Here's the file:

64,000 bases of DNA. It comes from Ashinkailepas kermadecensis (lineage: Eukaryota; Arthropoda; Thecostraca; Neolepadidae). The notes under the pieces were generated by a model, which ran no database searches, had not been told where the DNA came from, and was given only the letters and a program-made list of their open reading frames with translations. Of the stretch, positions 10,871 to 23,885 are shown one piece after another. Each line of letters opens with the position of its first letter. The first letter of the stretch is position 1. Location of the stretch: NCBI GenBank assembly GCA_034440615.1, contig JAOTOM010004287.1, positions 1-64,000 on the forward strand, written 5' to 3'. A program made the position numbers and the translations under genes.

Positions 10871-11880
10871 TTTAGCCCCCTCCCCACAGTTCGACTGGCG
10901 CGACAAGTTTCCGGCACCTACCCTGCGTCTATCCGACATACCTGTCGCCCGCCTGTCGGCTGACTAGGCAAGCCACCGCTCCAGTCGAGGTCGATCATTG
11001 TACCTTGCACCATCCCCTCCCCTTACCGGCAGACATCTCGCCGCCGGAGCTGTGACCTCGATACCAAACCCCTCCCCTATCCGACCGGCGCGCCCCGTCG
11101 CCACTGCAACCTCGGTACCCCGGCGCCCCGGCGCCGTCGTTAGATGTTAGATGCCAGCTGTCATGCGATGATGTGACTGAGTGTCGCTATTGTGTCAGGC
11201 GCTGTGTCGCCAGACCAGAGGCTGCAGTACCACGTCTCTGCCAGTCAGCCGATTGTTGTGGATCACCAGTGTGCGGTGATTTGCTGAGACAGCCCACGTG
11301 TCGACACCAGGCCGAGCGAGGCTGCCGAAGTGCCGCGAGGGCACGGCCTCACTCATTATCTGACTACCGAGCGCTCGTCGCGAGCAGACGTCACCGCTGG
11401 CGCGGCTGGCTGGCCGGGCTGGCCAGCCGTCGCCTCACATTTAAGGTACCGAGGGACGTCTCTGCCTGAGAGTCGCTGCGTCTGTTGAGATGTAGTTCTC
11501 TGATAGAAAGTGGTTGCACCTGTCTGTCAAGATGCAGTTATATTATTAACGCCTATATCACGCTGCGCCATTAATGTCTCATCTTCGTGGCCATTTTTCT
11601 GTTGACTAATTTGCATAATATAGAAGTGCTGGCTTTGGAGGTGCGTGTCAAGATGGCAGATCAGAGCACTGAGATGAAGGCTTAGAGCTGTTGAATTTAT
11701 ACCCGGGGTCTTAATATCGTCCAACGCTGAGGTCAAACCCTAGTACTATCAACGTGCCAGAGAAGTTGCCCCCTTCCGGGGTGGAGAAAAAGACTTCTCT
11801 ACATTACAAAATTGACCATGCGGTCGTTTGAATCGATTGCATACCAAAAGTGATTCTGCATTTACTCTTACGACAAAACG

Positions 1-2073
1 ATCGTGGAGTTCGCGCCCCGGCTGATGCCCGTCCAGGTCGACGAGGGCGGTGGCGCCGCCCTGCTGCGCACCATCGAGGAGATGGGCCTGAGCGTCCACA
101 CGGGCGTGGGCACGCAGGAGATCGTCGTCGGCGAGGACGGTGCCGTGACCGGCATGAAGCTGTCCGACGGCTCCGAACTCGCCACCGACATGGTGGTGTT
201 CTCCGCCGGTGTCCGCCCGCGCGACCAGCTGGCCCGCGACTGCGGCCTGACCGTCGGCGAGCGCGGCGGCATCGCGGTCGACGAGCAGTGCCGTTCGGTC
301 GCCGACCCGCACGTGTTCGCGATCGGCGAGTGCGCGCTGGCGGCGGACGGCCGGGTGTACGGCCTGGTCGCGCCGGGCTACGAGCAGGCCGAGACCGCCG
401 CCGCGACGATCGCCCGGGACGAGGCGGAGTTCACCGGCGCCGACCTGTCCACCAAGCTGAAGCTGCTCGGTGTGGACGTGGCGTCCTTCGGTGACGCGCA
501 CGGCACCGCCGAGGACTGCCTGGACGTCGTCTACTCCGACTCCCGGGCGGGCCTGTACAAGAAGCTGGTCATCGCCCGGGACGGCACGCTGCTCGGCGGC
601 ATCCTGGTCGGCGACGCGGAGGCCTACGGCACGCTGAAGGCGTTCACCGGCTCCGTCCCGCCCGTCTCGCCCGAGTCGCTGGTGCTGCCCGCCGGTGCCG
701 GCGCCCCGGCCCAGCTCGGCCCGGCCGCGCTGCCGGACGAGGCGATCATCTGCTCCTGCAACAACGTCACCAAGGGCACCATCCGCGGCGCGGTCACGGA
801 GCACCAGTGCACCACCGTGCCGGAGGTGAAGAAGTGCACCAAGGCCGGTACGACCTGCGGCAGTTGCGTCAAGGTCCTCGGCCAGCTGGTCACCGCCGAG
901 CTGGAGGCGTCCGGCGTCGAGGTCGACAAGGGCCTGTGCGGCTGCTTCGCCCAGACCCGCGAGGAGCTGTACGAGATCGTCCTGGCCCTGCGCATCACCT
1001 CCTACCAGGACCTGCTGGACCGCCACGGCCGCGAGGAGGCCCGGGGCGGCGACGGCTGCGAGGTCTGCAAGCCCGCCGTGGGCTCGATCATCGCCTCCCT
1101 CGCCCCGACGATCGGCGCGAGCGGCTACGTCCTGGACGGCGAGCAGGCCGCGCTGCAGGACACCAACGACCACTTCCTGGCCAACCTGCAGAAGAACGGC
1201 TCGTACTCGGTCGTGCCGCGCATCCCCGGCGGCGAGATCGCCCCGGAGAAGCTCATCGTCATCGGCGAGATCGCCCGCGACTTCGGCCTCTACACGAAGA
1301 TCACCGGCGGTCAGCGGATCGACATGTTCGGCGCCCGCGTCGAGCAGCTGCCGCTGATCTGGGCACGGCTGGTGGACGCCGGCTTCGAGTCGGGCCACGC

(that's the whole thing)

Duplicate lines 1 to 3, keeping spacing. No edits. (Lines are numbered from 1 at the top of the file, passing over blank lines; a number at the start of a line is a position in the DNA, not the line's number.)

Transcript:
64,000 bases of DNA. It comes from Ashinkailepas kermadecensis (lineage: Eukaryota; Arthropoda; Thecostraca; Neolepadidae). The notes under the pieces were generated by a model, which ran no database searches, had not been told where the DNA came from, and was given only the letters and a program-made list of their open reading frames with translations. Of the stretch, positions 10,871 to 23,885 are shown one piece after another. Each line of letters opens with the position of its first letter. The first letter of the stretch is position 1. Location of the stretch: NCBI GenBank assembly GCA_034440615.1, contig JAOTOM010004287.1, positions 1-64,000 on the forward strand, written 5' to 3'. A program made the position numbers and the translations under genes.

Positions 10871-11880
10871 TTTAGCCCCCTCCCCACAGTTCGACTGGCG